George P. Turner

Webster, NY

10/30/28-12/22/19, survived by wife Dorothy M. Turner, sons Jay Turner and John Turner, daughters-in-law Diana Annese, Suzanne States, and close friends Sally Brown, Duncan Brown. George is pre-deceased by his son David Turner.

After graduating from high-school George joined the Marines while studying for his bachelor’s degree at State Teachers of Buffalo. There he met his wife and fellow student Dorothy Murray: to whom he was married for 69 years. George served his military service during the Korean War and left the Marines as a Captain in 1953.

In civilian life he started as an Industrial Arts Instructor and continued his education receiving a master’s degree where he moved into administration. He spent several years at Lincoln J. High as Vice-Principal until being recruited by Xerox to run their Education Training Dept. In the early 70’s, George was chosen to run the new Equal Opportunity Program with Xerox which was started to recruit and educate individuals from the local community and train them to become engineers. George also set up co-op programs with MCC, RIT and the U of R to recruit engineers and scientists to join the Xerox Team. He also invited speakers and specialists to keep scientists and engineers abreast of current technology. George took early retirement from Xerox in the early 80’s and then formed a consulting company called Communication Associates. He and his partner were hired again by Xerox as consultants, supervising the technical writing for copier manuals.

George and Dorothy owned and operated several other small businesses, including Crossroads Nursery School in Brighton during the 1970’s. And they opened the Royal Biscuit Restaurant in Brighton with son Jay and Robert Murphy in the mid 80’s.

George’s last job was the Building Supervisor for the Webster Parks and Recreation Building at the Ridgecrest School. He was responsible for all repair and maintenance as well as long term planning and even helped administration to write grants. George finally retired in his 80’s.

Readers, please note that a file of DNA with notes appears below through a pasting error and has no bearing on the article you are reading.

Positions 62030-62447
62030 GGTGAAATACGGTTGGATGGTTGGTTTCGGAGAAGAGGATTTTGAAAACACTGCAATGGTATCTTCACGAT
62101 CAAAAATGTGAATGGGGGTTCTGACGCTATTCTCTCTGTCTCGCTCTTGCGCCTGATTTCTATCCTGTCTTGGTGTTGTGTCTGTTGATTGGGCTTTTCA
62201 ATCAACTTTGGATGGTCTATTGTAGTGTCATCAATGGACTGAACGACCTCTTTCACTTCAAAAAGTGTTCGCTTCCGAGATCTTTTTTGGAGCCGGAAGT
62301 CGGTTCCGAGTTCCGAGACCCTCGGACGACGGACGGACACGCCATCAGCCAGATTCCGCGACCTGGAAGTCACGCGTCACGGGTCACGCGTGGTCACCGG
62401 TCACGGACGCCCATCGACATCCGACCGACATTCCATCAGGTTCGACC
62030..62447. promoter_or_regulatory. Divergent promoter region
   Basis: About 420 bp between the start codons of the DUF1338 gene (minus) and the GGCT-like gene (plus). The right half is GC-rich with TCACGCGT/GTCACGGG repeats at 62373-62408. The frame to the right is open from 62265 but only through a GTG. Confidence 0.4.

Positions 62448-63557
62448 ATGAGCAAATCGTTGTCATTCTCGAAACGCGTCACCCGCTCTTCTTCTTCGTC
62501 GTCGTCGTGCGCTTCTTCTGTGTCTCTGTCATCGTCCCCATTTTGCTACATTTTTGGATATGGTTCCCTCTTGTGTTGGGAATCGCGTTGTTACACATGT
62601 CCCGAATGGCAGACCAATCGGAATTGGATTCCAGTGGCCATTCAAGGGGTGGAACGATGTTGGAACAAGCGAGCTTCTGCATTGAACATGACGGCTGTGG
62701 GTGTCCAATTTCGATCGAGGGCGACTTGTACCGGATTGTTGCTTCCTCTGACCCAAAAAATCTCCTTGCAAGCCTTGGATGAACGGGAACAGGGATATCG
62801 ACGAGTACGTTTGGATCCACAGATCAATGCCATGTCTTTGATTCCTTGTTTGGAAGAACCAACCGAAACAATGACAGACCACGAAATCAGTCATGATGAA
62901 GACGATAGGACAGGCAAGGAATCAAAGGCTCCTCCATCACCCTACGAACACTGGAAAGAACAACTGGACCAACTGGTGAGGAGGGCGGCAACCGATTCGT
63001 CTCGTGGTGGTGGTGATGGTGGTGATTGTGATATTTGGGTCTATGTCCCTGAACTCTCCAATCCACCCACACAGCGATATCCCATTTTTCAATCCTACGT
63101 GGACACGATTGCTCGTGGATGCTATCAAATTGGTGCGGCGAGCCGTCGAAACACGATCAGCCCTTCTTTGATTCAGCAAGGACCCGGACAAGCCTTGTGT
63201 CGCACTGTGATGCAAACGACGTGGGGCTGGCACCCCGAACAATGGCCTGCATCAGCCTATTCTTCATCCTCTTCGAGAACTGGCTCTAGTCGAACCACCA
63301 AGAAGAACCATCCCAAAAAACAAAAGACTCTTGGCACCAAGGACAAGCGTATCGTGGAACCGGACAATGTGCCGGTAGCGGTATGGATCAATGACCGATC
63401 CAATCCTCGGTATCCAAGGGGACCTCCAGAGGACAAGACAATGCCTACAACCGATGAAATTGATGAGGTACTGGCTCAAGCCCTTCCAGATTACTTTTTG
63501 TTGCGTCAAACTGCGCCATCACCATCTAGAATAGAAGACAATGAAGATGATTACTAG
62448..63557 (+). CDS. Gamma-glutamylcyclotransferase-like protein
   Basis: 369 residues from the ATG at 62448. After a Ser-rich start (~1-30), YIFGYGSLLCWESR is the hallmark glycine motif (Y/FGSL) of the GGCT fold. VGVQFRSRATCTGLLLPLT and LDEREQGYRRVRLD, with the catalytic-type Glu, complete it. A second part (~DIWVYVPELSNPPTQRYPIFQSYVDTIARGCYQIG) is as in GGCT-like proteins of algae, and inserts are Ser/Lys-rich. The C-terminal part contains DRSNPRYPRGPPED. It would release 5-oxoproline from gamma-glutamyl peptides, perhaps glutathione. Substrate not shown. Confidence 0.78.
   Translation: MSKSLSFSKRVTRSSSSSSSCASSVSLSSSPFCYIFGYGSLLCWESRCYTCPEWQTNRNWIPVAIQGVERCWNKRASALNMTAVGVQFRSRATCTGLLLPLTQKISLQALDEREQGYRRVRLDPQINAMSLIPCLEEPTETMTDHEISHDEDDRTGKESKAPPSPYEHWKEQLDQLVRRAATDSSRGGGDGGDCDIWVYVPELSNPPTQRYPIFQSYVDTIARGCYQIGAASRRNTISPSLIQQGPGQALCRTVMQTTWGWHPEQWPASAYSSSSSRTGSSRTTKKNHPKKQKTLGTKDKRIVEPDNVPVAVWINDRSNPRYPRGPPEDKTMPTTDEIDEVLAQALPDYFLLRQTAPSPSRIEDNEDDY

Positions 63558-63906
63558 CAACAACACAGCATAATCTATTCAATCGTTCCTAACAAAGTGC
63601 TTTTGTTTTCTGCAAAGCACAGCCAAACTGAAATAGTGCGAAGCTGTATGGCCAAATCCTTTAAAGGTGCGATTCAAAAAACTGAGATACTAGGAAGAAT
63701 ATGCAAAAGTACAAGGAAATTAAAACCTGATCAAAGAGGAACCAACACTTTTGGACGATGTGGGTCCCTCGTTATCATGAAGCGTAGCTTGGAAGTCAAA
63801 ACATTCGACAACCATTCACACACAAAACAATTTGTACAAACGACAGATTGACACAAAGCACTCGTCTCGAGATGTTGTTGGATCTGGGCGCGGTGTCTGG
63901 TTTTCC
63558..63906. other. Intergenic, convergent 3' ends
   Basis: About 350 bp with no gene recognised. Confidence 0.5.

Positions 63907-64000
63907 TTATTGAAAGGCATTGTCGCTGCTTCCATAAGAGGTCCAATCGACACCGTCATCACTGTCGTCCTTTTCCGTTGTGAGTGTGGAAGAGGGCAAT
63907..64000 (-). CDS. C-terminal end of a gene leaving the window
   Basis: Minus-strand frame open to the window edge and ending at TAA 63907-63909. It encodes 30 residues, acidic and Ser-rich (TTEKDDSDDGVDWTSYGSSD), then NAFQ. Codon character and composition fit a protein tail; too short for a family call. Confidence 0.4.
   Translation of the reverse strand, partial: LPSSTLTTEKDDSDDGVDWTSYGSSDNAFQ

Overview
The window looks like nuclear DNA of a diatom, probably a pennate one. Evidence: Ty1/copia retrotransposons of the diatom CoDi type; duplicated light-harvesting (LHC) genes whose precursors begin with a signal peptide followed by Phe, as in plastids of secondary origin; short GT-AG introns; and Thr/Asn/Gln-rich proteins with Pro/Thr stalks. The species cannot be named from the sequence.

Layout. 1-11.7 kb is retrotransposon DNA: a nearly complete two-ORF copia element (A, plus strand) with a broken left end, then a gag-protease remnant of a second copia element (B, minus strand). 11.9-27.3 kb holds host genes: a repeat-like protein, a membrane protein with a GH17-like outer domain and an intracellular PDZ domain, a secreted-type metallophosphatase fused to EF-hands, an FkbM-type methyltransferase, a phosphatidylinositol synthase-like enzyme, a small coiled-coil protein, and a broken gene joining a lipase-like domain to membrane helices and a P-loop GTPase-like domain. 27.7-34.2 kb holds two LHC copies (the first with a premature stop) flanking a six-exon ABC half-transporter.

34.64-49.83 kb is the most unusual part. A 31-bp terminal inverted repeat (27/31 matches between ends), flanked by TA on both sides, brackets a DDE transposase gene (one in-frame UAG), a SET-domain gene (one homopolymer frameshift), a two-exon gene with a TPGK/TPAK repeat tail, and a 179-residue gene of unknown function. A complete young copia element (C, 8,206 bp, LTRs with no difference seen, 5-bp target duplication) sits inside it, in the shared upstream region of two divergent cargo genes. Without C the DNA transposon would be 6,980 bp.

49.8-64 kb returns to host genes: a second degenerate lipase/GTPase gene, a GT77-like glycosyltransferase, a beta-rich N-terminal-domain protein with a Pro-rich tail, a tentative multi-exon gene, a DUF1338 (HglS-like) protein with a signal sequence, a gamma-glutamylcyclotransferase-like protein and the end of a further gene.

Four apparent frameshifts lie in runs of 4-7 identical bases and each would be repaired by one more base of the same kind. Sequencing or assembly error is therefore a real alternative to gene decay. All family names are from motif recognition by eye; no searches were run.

George was highly involved with community interests serving as Webster Town Leader for the Republican Party, and was a member of the Webster Planning Board which was responsible for all building and permit issues. He and wife Dorothy were lifetime members of the PTA and RAYCE-the Regional Association for the Education of Young Children. George was one of the founding members and on the Board of Directors for the Webster Arboretum on Schlegel Road. He was a founding member and supporter of WASP- the Webster Association for Senior Program Supporters, a group formed to drive Webster residents to shopping centers or MD appointments for free.

George liked to be busy; he could relax and read or watch TV for short periods but did not keep still for long! He was a skilled carpenter, plumber and all around handyman. Some of his hobbies included building museum quality wooden model ships including sloops and square riggers. For the Crossroads School George built everything from the furniture and toys inside to the playground outside. He also re-upholstered all of their home’s living room furniture. Most of his friends and family would never think of starting any major project without asking George’s opinion first!

George and Dorothy raised three boys, Jay, John and David. If you made friends with them you were their friends for life, and they worked together on every endeavor. George and Dorothy’s families were from Buffalo and he was the last survivor of 6 brothers. He was kind and persuasive making him one of the most popular and effective managers in all his projects: no one had a bad word to say about George. His friends and family will miss his integrity, honesty and sense of duty. He will be forever missed.


  1. Dottie, I saw this in the Buffalo paper and am glad it caught my eye. You and George had a long time together! Do I remember correctly visiting you on Baynes St. in Buffalo? Must’ve been in the late 40’s, early 50’s. I’m glad we could get together in Batavia on those 2 or 3 occasions. You were an important part of the Friedman family back in the day. I hope you are reasonably healthy. I say ‘reasonably’ because no one our age (I will be 80 this year) is totally healthy.

    May the love and support of your family and friends be a comfort to you.

    P.S. I can still picture your handwriting. Isn’t that odd?

    My e-mail is

  2. I knew George through Xerox. I wanted to get a masters degree through the company but my situation was not straightforward. I went to George, and he made it possible and quite easy to work out the details. I also enjoyed his fabulous ship models. We once had George as a guest at a group called Old Philosophers. He told us his life story, and details about his time in Korea during the war. George was really a great guy and good friend.

  3. May you rest in peace my dear Uncle George!! Please know that my father, your dear brother, missed you terribly and told me so not long before he died. He loved the intelligent, long conversations that you had either by phone or when you two got together. Personally, I will always appreciate how sweet you were to me and how genuinely happy you seemed to be when we saw each other. I love you…..

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